Extreme moss growth warning for gardeners

Moss being held in a hand with a scarify rake nearby
(Image credit: Getty)

Gardening experts have warned that there will be a boom in mossy gardens after the UK was swept by heavy rainfall.

When moss gets too thick it prevents nutrients from reaching the roots of the grass – not great if you care about your lawn and take garden design and appearance seriously.

Moss can be temporary however, following drought or waterlogging, or more persistent, which is usually the result of problems with the underlying soil or growing conditions.

Why is there extreme moss growth?

The Met Office said the UK had 402.5mm (15.8ins) of rain in the autumn, 19% more than average.

Guy Barter, chief horticulturist at the Royal Horticultural Society (RHS), told MailOnline: “Moss likes wet soil and last autumn was wetter than usual.”

The issue is exacerbated by soil shrinkage arising from summer droughts, according to David Hedges-Gower, chairman of The Lawn Association.

He said: “Moss is an opportunist. If a gap appears in your lawn, a weed or a moss spore will germinate.

“And by simple definition, if grass isn’t the dominant plant, then you will always be on the losing side with moss.”

What will moss do to my lawn?


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Moss growth can restrict grass growth because it stops the grass absorbing water, fertiliser, and oxygen.

This means the grass plants will eventually become dormant and dry out, so your lawn will become very discoloured and uneven, and weeds will start to take over your garden.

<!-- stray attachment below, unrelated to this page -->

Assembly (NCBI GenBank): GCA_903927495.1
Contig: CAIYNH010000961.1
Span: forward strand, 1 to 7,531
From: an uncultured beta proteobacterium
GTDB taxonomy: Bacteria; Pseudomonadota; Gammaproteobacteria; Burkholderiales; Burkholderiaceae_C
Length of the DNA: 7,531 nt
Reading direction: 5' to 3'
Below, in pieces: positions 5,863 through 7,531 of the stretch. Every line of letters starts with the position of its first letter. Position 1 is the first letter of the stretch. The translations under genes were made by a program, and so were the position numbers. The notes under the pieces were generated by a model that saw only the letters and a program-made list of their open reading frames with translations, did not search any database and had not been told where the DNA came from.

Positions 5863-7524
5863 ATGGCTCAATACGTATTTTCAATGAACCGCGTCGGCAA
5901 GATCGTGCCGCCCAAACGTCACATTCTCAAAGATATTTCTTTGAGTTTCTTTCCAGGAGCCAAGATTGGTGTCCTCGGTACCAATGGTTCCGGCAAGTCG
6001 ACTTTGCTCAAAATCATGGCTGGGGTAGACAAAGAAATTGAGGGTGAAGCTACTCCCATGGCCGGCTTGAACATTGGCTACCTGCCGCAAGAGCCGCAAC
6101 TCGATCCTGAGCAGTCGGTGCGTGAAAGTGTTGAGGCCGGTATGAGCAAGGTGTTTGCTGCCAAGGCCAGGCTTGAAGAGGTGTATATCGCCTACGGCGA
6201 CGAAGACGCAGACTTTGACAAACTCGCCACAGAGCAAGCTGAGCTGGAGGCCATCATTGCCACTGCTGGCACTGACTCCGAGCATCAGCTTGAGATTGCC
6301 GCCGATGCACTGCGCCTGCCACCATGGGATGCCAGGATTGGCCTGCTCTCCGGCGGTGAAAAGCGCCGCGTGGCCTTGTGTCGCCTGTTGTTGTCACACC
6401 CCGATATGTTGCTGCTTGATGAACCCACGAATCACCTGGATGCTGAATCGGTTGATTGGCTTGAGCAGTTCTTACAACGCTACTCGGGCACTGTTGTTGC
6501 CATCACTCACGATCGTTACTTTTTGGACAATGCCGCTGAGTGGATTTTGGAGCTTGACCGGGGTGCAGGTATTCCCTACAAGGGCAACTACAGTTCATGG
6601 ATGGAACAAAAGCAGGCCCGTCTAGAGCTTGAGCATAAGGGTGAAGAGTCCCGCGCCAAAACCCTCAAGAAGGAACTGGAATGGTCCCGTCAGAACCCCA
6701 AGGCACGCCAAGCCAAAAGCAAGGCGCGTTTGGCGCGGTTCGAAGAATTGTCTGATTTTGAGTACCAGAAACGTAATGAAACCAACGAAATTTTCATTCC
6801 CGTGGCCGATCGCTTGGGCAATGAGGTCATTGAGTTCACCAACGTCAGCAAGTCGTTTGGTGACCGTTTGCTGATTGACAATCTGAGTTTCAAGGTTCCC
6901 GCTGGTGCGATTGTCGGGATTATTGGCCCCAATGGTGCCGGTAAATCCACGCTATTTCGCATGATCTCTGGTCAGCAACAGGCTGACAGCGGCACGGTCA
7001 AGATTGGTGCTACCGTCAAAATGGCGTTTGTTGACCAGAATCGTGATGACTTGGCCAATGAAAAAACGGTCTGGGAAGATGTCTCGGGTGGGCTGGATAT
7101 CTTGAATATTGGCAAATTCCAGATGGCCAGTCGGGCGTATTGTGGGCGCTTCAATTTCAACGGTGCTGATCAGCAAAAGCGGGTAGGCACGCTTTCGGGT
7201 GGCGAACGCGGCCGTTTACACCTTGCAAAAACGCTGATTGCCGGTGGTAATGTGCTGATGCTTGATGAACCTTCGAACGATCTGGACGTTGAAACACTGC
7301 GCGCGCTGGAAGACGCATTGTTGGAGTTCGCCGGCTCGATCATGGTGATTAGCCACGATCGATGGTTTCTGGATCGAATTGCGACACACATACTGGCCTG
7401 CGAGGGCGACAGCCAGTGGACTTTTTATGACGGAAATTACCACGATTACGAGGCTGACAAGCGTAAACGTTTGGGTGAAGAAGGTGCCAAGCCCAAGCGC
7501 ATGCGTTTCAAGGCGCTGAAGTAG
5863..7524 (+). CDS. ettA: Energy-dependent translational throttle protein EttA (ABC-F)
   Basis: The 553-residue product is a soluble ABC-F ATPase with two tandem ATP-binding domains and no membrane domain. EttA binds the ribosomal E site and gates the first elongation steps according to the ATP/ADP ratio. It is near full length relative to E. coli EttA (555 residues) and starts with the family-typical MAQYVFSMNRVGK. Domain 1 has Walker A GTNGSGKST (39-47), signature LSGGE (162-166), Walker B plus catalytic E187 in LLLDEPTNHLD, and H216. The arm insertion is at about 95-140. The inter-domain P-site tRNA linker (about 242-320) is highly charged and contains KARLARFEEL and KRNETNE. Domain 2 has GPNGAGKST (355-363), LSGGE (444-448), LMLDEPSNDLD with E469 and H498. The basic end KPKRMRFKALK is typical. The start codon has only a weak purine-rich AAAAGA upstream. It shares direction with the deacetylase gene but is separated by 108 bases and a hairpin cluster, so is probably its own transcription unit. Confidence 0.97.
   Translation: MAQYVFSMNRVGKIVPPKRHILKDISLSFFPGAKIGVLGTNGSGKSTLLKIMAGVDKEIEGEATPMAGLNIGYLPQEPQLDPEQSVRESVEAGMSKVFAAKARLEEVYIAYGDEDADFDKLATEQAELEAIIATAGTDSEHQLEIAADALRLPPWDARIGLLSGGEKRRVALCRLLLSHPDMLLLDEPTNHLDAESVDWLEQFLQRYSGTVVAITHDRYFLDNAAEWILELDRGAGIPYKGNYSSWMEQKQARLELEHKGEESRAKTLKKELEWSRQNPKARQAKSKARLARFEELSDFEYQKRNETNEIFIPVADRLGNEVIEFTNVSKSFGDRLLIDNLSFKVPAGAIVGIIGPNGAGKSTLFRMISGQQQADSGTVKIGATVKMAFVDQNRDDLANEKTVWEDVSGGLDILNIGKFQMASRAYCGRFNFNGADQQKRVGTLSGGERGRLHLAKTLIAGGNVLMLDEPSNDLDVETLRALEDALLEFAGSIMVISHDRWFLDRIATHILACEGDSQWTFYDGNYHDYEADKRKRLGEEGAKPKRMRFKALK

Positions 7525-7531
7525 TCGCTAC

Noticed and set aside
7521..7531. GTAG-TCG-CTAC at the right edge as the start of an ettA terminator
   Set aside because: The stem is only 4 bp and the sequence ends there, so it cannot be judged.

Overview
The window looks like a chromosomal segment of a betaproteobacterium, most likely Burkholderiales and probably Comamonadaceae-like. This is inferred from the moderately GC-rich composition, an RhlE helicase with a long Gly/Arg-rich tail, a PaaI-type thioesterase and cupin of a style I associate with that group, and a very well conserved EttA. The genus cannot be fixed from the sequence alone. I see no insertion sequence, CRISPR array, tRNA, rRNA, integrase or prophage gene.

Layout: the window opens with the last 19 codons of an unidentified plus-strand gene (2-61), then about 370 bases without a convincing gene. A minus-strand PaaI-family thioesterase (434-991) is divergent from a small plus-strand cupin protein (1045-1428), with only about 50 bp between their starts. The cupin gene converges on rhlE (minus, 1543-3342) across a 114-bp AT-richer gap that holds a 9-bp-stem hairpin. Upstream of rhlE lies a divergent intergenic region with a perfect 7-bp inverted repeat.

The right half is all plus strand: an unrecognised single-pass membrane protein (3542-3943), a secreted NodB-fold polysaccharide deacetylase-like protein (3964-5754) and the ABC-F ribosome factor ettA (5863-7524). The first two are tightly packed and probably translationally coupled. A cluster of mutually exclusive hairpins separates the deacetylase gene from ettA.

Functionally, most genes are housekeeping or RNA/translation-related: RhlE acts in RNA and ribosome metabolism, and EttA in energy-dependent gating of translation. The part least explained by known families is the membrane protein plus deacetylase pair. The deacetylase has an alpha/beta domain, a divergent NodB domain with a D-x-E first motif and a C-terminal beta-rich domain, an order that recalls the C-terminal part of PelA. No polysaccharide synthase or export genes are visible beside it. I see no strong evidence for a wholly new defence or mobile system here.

But there are plenty of ways to simply and effectively remove moss. Some say chemical products are the best method when looking at how to get rid of moss in lawns, others say all-natural methods are far superior.

How do I help my grass beat the moss?

Scarifying, also known as de-thatching, is the process of removing thatch, moss, and other matter from the surface of the lawn that prevents healthy grass growth. 

It is done using a scarifier, a tool that uses rolling blades to trim and remove the unhelpful organic matter holding your garden back. You can read more on how to scarify a lawn in our guide.

Mowing the lawn too close can remove too much leaf, curtailing growth. However, leaving the lawn uncut will often result in leaves and debris also being left on the lawn which will lead to disease and thinning grass.

For an in-depth guide on when you should mow the lawn, take a look at our guide on when should i stop cutting my grass?

The Royal Horticultural Society (RHS) says the best way to control excess lawn moss is to improve the growing conditions of the grass, so it becomes more vigorous and dense and therefore outcompetes the moss.

Plants need a wide range of nutrients in various amounts, depending on the individual plant and its stage of growth. The three key plant nutrients usually derived from soil are nitrogen, phosphorus and potassium.

Other vital soil nutrients include magnesium, calcium, and sulphur. Gardeners can add nutrients by applying artificial and/or naturally-derived fertilisers to boost plant growth.

Sam Webb

Sam is based in Coventry and has been a news reporter for nearly 20 years. His work has featured in the Mirror, The Sun, MailOnline, the Independent, and news outlets throughout the world.  As a copywriter, he has written for clients as diverse as Saint-Gobain, Michelin, Halfords Autocentre, Great British Heating, and Irwin Industrial Tools. During the pandemic, he converted a van into a mini-camper and is currently planning to convert his shed into an office and Star Wars shrine.